Influenza, or flu, is a respiratory infection caused by a variety of flu viruses. The "flu" is a common catch-all term used for a variety of illnesses, but it correctly applies only to the upper respiratory disease caused by the influenza virus.
Estimates are that between 15% and 40% of the population will develop illness from influenza every year. An average of about 36,000 people per year in the United States die from influenza, and 114,000 per year have to be admitted to the hospital as a result of influenza infection. Anyone can get the flu (even healthy people), and serious problems from influenza can happen at any age. People age 65 years and older, people of any age with chronic medical conditions, and very young children are more likely to get complications from influenza.
For the most current information about influenza in Florida, please see Florida's Weekly Surveillance Report, the Florida Flu Review.
Weeks 27-28: July 5 to July 18, 2015
National Influenza activity
- Highly pathogenic avian influenza (HPAI) has been identified in U.S. backyard and commercial flocks of birds. HPAI has not been identified in Florida birds, but identifications are anticipated. No people have been identified with HPAI in Florida or the rest of the nation. To learn more about HPAI, please visit: www.floridahealth.gov/diseases-and-conditions/diseases-from-animals/novel-influenza-viruses.html
State influenza and influenza-like illness (ILI) activity:
- Emergency department (ED) and urgent care center (UCC) influenza-like illness (ILI) reported into ESSENCEFL (Florida’s syndromic surveillance system) visits have remained low, which is typical for this time of year.
- One influenza outbreak was reported in week 28 in Hillsborough County.
- In week 27, the preliminary estimated number of deaths due to pneumonia and influenza in Florida is higher than levels seen in previous years at this time.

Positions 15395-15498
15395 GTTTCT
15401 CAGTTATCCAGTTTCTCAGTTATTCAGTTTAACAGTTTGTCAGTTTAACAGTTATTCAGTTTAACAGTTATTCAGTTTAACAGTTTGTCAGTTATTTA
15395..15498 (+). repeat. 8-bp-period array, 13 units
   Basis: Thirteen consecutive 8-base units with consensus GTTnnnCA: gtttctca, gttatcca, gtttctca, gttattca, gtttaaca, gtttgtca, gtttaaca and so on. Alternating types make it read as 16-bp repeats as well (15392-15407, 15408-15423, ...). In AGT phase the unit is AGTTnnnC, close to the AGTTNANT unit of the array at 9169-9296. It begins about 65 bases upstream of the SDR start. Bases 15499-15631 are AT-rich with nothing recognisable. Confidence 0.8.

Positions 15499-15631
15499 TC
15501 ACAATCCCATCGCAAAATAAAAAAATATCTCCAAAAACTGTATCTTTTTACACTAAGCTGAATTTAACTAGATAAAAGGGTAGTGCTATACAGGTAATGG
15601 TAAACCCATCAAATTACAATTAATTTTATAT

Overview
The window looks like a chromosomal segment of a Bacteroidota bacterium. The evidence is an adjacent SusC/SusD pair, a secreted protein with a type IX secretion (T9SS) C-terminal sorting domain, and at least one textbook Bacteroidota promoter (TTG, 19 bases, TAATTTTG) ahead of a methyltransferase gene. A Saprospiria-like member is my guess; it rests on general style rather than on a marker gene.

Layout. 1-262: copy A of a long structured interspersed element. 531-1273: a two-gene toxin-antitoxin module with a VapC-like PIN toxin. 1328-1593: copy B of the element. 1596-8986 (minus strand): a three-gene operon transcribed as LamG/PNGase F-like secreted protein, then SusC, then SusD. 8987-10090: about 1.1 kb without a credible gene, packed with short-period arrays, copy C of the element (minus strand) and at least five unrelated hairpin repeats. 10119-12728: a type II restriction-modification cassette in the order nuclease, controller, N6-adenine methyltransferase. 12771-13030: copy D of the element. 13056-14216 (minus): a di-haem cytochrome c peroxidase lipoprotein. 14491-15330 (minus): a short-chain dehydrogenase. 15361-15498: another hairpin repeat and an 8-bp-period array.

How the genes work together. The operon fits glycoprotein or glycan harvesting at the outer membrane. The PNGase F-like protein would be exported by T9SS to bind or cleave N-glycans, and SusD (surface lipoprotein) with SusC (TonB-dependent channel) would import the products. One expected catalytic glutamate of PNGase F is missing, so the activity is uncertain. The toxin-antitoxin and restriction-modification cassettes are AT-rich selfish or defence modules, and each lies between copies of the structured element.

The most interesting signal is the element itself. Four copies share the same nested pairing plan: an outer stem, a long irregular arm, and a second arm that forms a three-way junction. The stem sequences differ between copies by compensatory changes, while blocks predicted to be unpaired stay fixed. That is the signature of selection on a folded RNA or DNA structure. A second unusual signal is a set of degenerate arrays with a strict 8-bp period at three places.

- In weeks 27 and 28, ten specimens were submitted to Bureau of Public Health Laboratories (BPHL) for influenza testing. Two specimens (20%) tested PCR positive: one for influenza B Yamagata lineage and one for influenza A (2009 H1N1).
Summertime surveillance for influenza and ILI:
- FDOH continues to conduct surveillance for influenza and ILI during the summer months. While activity is traditionally lower during the summer months, some regions of Florida can see year-round activity and elevated out of season activity can suggest important changes in the virus or the introduction of a novel strain of influenza or respiratory illness. Continuing surveillance efforts supports quick response to those events.
For more information about Avian Influenza (H7N9), please click here: Avian Influenza (Bird Flu)
New! Long-Term Care Facility Administrators Letter
New! Long-Term Care Faciltiy Administrators Guidance
New! 2014-15 Letter and Guidance to Physicians(December 5, 2014)
New! Guidance for Health Care Providers (December 5, 2014)
New! Sample Letter To Parents (December 5, 2014)
New! Letter to Schools (December 5, 2014)
Letter to Providers: Influenza Prevention (March 14, 2014)
Letter to Providers: Pregnant Women and Influenza Vaccination Recommendations (December 17, 2013)
Press Release: DOH Reminds Pregnant Woman that Flu Vaccination is Important (December 12, 2013)
Antiviral Usage: Influenza
Influenza Fact Sheet for Home
Influenza General Public Fact Sheet
Florida Influenza Weekly Surveillance (Flu Review)
Florida Influenza-like Illness Surveillance Network
Guidelines for the Flu Lab Report in Merlin
The Flu In the United States (CDC)
Press Release (December 28, 2010)
Respiratory Syncytial Virus (RSV)
Severe Acute Respiratory Syndrome (SARS)
Information for Directors of Long-Term Care Facilities
Novel Influenza A H1N1 Outbreak: Florida Response Satellite Broadcast
*Note: This page contains materials in the Portable Document Format (PDF). The free Adobe Reader may be required to view these files. All documents on this page are PDFs under 1 MB unless otherwise noted, and open in a new window.